A few more yards uphill the trail veers south and I am in direct sunlight. I remove my armor to keep cool and notice a tiny spider hurrying along the compacted snow to an unknown destination. He seems aware of his vulnerability out here in the open, but press forward he must if he wants to make his appointment safely. Mr. Pink is long ahead of me and has already made new friends. By the time I reach the picnic tables, he has forgotten that I belong to him. I take a few minutes to survey the area, comparing scenes from the early morning trip in my mind. I squint upward towards the heavens to guage the time of day. About12:30, I estimate. The sun is well overhead starting its westward descent. To be sure, I ask some oncoming hikers. 12:42. Not bad for a guess I think, and congratulate myself for knowing a bit about the sun’s journey through the winter sky.

I wish to sketch the trees and mountains, so I take a seat on a familiar snow covered log and absorb my surroundings. Mr. Pink returns and takes a bow in front of me. The sun exposed snow is granular and looks like sugar. It makes a horrible snowball but the dog appreciates its moisture content. For fun, I lob handfuls into his mouth and he thinks it’s worth chewing. Dogs are always good for a laugh. From above, a small rodent hurls threats from his tree. I think he’s telling me to “get off his lawn”. Who can blame him? I take up a lot of space. Scattered all around are last fall’s maple leaf remnants, broken branches, and abandoned Douglas fir cones. In time, the leaves and branches will become worm food and change form into a soil that feeds those abandoned Doug fir seeds. And up shall rise the next coniferous king of this forest! It is a simple, elegant, and efficient exchange of energy that makes life possible, for which I express gratitude to the Goddess.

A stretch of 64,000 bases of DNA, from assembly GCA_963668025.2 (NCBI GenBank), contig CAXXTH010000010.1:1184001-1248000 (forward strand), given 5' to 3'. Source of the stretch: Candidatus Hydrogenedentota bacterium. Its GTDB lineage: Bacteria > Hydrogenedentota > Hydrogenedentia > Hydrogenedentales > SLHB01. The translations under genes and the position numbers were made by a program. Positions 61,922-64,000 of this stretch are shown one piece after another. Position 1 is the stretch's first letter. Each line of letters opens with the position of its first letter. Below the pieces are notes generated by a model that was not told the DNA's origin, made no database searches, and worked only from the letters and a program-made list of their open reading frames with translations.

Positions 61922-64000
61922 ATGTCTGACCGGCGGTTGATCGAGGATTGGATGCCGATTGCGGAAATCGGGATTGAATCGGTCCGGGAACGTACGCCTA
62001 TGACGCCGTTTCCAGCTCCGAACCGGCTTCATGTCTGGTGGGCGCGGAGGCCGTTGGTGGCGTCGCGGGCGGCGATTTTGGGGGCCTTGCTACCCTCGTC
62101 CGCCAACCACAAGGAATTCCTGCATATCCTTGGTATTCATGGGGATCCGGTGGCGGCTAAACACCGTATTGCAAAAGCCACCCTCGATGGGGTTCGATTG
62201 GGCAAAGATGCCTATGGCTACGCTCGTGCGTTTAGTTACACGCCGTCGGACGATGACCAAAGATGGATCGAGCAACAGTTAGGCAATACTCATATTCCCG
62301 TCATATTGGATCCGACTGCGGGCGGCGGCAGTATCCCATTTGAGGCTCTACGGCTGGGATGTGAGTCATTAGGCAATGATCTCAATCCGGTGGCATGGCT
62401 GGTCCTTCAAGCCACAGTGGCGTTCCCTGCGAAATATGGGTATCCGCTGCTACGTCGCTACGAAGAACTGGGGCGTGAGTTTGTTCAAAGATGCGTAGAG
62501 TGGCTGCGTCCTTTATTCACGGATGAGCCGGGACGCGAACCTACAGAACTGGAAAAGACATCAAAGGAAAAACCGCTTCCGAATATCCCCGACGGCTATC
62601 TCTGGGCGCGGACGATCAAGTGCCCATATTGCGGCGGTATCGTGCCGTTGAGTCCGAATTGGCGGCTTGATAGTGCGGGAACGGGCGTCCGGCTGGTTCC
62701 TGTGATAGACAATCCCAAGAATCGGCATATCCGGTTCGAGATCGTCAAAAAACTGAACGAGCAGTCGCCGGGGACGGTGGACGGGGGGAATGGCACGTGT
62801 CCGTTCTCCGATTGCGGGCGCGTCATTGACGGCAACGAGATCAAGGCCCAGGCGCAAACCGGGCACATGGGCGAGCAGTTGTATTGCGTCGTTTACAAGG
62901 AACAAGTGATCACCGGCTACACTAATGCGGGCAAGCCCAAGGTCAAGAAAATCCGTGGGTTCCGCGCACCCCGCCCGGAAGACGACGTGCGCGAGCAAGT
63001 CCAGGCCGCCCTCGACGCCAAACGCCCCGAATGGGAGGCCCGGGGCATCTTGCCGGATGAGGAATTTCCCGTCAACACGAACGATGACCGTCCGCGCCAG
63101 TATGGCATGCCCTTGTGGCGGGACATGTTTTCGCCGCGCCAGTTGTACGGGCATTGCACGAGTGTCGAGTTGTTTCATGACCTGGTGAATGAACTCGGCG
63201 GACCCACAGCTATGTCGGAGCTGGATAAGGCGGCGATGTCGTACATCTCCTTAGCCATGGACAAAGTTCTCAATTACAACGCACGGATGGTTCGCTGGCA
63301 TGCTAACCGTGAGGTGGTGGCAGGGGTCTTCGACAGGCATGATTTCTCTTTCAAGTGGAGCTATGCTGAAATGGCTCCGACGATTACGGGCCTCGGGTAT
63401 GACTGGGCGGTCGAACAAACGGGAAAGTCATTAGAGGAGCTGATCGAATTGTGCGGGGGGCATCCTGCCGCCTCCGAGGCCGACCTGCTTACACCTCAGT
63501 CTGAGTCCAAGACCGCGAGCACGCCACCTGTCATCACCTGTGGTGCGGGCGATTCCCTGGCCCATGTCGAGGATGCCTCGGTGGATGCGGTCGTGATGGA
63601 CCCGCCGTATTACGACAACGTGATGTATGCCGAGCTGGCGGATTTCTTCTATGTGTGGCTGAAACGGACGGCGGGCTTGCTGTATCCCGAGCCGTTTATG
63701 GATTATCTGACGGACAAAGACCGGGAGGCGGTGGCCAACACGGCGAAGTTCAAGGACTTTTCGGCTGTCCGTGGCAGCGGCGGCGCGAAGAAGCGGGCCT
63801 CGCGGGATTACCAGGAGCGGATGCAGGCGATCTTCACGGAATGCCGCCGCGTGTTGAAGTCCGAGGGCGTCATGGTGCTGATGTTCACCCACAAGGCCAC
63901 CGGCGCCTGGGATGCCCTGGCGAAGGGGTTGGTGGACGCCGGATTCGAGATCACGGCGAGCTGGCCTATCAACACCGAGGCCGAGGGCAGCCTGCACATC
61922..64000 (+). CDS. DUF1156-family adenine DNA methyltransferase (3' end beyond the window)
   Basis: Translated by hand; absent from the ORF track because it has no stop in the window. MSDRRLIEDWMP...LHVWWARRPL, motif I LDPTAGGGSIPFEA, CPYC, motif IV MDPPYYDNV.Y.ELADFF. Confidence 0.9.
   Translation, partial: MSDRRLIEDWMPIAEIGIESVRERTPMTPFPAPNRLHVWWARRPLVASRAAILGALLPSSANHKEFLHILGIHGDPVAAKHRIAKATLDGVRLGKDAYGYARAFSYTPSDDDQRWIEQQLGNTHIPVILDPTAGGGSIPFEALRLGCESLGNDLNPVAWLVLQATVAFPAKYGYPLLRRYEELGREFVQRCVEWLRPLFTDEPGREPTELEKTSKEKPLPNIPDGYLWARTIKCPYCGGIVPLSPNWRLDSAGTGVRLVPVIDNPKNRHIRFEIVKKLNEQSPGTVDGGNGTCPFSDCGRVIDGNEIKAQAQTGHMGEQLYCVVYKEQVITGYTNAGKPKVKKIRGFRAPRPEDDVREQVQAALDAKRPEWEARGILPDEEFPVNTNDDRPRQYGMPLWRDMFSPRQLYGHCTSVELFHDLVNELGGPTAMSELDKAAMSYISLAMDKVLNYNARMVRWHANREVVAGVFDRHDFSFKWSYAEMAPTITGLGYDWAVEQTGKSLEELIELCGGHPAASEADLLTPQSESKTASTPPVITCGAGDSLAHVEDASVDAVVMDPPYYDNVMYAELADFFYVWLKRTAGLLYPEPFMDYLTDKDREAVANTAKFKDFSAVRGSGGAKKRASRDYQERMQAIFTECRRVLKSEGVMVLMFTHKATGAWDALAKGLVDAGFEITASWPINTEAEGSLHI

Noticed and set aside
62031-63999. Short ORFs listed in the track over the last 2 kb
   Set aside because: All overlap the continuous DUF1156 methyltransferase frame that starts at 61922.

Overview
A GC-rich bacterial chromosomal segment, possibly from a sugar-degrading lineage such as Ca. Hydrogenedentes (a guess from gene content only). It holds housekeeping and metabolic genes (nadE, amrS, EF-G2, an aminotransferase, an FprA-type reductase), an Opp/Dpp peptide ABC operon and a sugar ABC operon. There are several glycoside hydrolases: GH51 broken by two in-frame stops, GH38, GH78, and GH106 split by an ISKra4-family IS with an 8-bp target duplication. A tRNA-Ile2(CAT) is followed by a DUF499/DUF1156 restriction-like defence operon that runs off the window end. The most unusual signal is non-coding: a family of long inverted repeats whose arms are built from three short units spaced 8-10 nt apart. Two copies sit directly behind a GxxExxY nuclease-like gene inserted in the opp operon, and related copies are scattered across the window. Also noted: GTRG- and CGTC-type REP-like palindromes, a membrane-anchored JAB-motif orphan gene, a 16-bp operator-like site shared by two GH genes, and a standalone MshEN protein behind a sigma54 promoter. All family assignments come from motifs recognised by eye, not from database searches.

A breeze passes through the trees and reaches my ears while I sketch the ridgeline to the south. Those mountains are covered in several species of evergreen trees with the occasional bare aspen grove sprinkled in. From here, I can only guess what resides in those far off mountains. I continue to draw what I see, the steady meter of dripping water provide a beat by which to work. Soon the birds chime with vocals and we have live music.

It is only through the actions and advocacy of my fellow patrons to natural granite temples that make these sacred places available for all to visit. We face exceptional opposition to preserving wild spaces so close to a major city. Those who work to protect and restore the wild and our environment are ridiculed, dismissed, maligned, out-financed, out-lobbied, and almost completely silenced by those with power. Our elected politicians and “planning” boards seek to exploit this land to their idea of its fullest potential no matter what the long term costs may be. And as long a profits (prophets?) are made, state sanctioned contamination of our water, pollution of our air, and destruction of our wilderness and plant and animal habitat will continue. Damaging the environment and its denizens in the name of economic growth says a lot about the values of a community. It is no coincidence that the tallest building in this land belongs to a financial institution.